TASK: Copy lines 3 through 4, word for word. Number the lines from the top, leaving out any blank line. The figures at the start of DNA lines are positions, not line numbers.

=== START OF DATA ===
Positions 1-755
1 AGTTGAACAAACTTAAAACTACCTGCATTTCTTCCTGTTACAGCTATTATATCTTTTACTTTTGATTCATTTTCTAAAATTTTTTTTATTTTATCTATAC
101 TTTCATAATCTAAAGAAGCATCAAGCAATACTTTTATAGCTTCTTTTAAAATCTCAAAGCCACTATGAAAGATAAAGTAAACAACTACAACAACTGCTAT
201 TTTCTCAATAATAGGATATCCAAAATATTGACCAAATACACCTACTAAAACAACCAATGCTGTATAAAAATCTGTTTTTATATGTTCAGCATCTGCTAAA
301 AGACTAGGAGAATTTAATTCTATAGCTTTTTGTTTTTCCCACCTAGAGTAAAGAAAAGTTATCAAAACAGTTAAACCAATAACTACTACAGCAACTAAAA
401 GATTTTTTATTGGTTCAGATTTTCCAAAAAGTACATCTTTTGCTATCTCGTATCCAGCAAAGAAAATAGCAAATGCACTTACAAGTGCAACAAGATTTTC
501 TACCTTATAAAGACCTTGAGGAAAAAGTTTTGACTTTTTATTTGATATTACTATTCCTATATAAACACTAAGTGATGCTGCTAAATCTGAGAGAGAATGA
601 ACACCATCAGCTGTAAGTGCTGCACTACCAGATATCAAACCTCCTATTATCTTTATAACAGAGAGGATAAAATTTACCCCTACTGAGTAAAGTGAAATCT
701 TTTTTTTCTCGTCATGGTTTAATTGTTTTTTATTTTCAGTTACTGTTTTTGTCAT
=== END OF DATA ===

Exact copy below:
101 TTTCATAATCTAAAGAAGCATCAAGCAATACTTTTATAGCTTCTTTTAAAATCTCAAAGCCACTATGAAAGATAAAGTAAACAACTACAACAACTGCTAT
201 TTTCTCAATAATAGGATATCCAAAATATTGACCAAATACACCTACTAAAACAACCAATGCTGTATAAAAATCTGTTTTTATATGTTCAGCATCTGCTAAA